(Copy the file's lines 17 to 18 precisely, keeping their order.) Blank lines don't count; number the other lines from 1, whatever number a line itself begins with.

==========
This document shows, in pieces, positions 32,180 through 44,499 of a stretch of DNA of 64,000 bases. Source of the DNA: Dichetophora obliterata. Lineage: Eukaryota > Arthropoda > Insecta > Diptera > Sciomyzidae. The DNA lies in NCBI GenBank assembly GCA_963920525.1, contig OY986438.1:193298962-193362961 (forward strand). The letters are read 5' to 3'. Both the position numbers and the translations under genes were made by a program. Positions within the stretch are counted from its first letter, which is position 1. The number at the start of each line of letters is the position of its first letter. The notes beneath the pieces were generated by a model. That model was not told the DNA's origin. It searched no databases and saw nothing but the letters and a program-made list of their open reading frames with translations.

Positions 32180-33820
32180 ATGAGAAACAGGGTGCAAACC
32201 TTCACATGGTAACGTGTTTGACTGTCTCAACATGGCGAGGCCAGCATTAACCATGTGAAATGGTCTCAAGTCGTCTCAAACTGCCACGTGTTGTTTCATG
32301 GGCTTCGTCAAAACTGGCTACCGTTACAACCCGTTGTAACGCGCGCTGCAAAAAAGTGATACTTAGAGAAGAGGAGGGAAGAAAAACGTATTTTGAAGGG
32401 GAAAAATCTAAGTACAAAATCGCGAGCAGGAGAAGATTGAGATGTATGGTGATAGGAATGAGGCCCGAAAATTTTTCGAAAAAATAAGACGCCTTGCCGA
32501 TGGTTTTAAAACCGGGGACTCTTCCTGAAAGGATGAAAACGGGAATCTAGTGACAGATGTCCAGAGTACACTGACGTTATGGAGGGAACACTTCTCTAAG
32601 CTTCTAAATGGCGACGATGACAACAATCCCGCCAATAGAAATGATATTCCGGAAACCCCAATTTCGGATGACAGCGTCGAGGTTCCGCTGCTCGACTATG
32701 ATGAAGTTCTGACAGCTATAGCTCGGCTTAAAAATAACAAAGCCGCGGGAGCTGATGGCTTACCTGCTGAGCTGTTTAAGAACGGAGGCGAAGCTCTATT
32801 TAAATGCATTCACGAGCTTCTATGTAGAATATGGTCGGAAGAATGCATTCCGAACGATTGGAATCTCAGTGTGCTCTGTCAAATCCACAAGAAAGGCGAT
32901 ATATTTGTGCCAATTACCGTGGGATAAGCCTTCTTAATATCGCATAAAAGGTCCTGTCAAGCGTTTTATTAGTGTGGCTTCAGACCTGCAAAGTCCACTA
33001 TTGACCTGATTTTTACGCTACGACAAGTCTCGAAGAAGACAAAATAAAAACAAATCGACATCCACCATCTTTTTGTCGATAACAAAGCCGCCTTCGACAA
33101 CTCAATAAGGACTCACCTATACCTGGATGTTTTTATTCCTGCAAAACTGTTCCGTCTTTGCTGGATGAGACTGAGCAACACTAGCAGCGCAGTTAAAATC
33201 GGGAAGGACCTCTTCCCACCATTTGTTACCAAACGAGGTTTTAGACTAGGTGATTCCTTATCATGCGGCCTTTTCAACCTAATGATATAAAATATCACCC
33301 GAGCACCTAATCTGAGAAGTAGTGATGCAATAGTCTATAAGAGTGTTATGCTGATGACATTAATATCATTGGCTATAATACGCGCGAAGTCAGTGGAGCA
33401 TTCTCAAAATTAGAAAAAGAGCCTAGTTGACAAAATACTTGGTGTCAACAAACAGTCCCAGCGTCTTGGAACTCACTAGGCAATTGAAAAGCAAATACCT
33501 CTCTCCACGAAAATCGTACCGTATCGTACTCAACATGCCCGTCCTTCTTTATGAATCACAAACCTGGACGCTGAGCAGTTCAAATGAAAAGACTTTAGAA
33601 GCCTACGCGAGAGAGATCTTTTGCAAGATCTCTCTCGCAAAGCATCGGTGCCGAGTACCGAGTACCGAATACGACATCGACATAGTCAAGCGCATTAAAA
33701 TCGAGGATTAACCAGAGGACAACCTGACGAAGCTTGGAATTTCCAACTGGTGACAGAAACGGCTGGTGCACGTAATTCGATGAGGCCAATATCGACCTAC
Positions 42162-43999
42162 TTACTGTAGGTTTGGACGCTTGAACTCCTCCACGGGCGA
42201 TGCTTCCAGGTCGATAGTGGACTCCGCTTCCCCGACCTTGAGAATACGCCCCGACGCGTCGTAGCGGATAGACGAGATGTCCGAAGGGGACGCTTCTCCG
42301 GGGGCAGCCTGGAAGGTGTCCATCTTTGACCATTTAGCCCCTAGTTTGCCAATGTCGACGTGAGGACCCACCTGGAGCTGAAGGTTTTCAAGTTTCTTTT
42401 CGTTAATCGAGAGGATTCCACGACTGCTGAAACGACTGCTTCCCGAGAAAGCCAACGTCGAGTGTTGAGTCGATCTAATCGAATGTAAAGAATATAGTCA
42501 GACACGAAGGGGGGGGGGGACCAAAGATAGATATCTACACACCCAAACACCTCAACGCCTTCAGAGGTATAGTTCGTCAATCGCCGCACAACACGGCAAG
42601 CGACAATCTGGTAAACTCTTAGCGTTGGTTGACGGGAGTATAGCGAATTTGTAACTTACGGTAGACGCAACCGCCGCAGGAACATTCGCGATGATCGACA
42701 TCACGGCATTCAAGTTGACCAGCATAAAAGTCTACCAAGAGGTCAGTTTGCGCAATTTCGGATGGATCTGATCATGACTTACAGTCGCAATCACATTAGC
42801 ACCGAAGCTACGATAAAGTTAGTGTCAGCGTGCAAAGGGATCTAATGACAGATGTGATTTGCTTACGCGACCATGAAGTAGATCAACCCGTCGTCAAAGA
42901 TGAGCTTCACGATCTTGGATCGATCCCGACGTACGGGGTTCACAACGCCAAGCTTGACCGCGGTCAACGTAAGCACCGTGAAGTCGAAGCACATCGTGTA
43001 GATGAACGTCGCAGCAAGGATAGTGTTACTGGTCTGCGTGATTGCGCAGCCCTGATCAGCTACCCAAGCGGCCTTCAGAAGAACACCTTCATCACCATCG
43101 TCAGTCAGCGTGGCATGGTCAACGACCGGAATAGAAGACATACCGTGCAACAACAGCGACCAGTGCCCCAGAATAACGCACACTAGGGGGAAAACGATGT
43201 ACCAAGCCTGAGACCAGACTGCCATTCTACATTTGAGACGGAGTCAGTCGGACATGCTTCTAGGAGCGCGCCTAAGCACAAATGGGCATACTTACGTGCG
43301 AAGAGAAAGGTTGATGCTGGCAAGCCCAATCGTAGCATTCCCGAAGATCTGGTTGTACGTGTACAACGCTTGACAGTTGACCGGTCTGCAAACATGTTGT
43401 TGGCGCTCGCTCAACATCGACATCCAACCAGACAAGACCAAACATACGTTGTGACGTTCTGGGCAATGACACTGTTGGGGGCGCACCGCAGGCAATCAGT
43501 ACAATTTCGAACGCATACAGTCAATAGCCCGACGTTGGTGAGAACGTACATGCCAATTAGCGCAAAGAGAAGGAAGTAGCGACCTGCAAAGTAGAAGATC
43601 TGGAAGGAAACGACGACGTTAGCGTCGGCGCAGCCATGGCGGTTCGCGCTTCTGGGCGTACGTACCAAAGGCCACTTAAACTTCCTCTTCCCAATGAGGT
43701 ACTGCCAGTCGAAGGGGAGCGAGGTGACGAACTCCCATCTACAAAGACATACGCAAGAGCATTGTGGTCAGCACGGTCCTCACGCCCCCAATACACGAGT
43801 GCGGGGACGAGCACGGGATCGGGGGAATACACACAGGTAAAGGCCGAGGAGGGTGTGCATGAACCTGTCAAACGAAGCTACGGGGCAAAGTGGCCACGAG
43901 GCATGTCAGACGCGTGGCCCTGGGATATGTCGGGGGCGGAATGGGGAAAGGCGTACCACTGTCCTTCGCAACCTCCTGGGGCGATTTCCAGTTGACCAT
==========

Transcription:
33501 CTCTCCACGAAAATCGTACCGTATCGTACTCAACATGCCCGTCCTTCTTTATGAATCACAAACCTGGACGCTGAGCAGTTCAAATGAAAAGACTTTAGAA
33601 GCCTACGCGAGAGAGATCTTTTGCAAGATCTCTCTCGCAAAGCATCGGTGCCGAGTACCGAGTACCGAATACGACATCGACATAGTCAAGCGCATTAAAA